Your vet will do a blood test; there are two types of blood tests which can be performed. Some vets will automatically do one of the tests before vaccinating your cat to make sure it is not already positive for the virus. The first (ELISA test) is where the vet takes some of your cat’s blood, mixes it with a chemical and watches for a color change. If the blood changes color then your cat has tested positive for the virus. False positives are not uncommon in this form of test, so if your cat tests positive it may be a good idea to have it retested. “Light positives” are where the treated blood only changes color slightly. This means your cat is infected with the virus, but the virus is not very active in its system. The second type (IFA test) involves sending the blood sample to a special lab. This lab tests to see if the virus is being produced in the bone marrow. If this second test is positive, it is unlikely that your cat will ever test negative. Below is a flow chart (from a lecture by Dr. William Hardy, U of Penn. Vet School) which depicts what you should do if your cat tests positive on the ELISA test:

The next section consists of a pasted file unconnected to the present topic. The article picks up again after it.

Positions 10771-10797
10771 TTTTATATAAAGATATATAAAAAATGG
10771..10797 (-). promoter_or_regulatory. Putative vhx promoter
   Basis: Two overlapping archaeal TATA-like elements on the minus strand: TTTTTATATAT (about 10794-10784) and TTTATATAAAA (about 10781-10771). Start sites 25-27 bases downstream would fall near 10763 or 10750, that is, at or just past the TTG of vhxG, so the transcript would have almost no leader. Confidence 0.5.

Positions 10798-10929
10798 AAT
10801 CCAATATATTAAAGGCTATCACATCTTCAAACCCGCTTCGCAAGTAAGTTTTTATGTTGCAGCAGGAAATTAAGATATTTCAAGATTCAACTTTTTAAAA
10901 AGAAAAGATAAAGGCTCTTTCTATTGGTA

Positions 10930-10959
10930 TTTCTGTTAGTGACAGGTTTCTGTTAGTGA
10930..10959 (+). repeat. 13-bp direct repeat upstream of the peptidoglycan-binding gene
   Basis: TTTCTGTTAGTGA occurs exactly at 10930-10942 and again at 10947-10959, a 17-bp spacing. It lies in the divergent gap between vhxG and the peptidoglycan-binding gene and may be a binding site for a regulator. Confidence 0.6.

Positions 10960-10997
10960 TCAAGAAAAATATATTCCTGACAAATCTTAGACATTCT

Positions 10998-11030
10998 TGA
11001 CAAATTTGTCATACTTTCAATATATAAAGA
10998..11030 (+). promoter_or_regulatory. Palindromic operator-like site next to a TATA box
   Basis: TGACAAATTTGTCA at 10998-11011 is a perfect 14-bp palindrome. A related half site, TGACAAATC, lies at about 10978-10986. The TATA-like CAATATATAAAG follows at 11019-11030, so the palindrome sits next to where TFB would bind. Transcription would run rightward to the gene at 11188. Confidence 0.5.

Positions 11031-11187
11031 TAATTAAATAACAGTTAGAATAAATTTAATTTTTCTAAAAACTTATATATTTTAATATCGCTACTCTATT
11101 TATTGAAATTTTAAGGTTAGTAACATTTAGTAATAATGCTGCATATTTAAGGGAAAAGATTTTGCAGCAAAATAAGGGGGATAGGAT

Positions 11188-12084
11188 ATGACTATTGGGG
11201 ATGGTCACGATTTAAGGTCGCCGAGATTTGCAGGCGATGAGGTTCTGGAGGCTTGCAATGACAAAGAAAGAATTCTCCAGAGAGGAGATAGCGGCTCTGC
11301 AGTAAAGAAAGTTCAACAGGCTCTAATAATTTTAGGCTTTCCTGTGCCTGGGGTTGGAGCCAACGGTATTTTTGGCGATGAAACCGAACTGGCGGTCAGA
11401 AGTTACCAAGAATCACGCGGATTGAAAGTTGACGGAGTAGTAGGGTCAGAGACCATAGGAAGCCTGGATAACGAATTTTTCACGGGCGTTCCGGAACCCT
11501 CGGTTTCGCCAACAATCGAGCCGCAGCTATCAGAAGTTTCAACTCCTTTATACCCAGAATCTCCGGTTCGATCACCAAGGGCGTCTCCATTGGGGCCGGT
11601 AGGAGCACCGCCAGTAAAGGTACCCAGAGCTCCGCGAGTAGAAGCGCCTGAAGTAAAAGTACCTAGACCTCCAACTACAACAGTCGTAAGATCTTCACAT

- If positive:
- whether healthy or sick, confirm by Indirect Fluorescent Antibody test (IFA)
- If negative:
- if healthy and not exposed to a positive cat then no need to retest
- if healthy but exposed to a positive cat then retest in 3 months because the healthy cat may be incubating the virus.
- if sick then confirm the ELISA test with an IFA test